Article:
By Cat Gina Cole

AXIS: A plant stem; more generally the line of growth of a stem or any of its branching parts that carry flowers, other branches or leaves.

AXIL: The upper angle between a bract, and the stem on which it grows, hence axillary flower or bud. See bract.

ACHENE: A small dry, nut-like, one seeded fruit that does not split open when ripe to release the seed, it can be winged like maple seeds, or caraway seeds.

ASCENDING: Something that is curving upwards.

BASAL: These are the leaves growing at the base of a stem.

BIPINNATE: A leaf that is twice pinnate i.e., a pinnately divided leaf whose leaflets are themselves pinnately divided. See Pinnate below.

BRACT: A small leaf or scale like structure from the axil of which a flower often rises.

COMPOUND LEAF: A leaf divided into two or more leaflets; applied to a leaf or flower cluster with a branched main axis.

DESIDUOUS; Are trees and shrubs that shed leaves at the end of the growing season.

DIVIDED: Separated towards the mid rib or base.

ELIPTICAL: leaves that are oval and somewhat pointed at each end.

FEATHERY: Leaves that are cut into many fine segments.

FURROWED: Leaves or stems with longitudinal channels or grooves.

GLOBOSE: Items that are spherical. This term is usually applied to a fruit or seed.

LATTERAL: Alongside or situated at the side.

LEAF AXIL: A leave axil is situated between the leaf and the stem.

LEAFLET: Is a subdivision of a compound leaf.

LINEAR: Leaves that are long and narrow, and almost parallel sided.

LINEAR- LANCEOLATE: Leaves that are long and narrow but tapering to a point at the tip.

LOBED: Leaves that are divided toward the mid-rib but not into separate leaflets, each division is rounded at the apex, similar to an oak leaf.

LATEX: A milky fluid produced by several kinds of plants such as poppy, milk weed, or rubber plant.

MARGIN: The outside edge of leaf or seed.

MID-RIB: The central vein of a leaf, usually thickened and conspicuous.

NODE: A point on a stem where one or more leaves grow or have grown; the part of the stem between the nodes is called an internode.

OBOVATE: Describes a leaf that is oval, with the end farthest from the stalk being wider than the end attached to the stem; egg shaped, also called OVATE.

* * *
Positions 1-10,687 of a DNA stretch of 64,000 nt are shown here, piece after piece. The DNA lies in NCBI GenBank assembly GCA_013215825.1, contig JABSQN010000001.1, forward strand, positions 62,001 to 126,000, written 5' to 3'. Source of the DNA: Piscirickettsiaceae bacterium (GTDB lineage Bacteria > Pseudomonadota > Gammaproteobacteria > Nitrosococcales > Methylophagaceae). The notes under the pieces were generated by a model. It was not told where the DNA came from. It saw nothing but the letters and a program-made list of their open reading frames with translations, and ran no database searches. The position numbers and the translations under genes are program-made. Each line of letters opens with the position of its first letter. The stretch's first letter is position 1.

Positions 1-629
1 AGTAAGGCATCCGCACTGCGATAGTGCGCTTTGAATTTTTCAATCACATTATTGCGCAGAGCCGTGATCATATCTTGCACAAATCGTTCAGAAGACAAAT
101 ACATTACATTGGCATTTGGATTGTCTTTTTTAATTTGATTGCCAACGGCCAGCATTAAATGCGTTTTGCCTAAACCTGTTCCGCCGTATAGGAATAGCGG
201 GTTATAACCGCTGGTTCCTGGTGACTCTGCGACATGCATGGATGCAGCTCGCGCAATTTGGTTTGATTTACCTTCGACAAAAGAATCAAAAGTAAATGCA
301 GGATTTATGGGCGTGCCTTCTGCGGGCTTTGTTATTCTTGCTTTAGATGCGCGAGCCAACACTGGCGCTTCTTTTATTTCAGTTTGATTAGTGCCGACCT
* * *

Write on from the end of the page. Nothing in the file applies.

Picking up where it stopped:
OPPOSITE: Leaves growing in pairs at the same level on opposite sides of the stem.

PALMATE: Describes a leaf that has the shape of a hand, with fingers radiating from the palm; comprising more than three leaflets arising from the same point, like a pot leaf.

PETIOLE: The stalk of the leaf.

PINNATE: Leaves that have the structure of a feather, in that similar parts occur on opposite sides of an axis. A pinnate leaf is divided into numerous leaflets that grow along either side of the leaf stalk and have their own stalk which is a petiole.

RAY FLOWER: A flower with petals that edge a central disc, such as sunflowers and daisies.

RHIZOME: A creeping, usually horizontal underground storage stem, which sends up leafy shoots each season, like ferns and some grasses.

SESSILE: A stalk-less flower or leaf that has no petiole.

SIMPLE: Leaves not divided into leaflets of stems and are unbranched.

SPREADING: Plant parts that are standing out horizontally or at a wide angle from the stem.

SHEATH: The lower part of the leaf enveloping the stem or stalk, similar to the sheath on a green salad onion.

TERMINAL: A leaf at the end of a stalk or stem or branch that limits further growth on that stem.

UMBEL: An umbrella- shaped flower in which all the flowers and the secondary umbels are borne on stalks(rays) which are equal length and arise from a common point, like hemlock and wild carrot.

VEIN: The passageway for water and nutrients to travel to and from a leaf, it is also the mechanical support system.

WING: The lateral petals in certain flowers like the pea family or the membranous outgrowth on the sides of certain seeds and stems.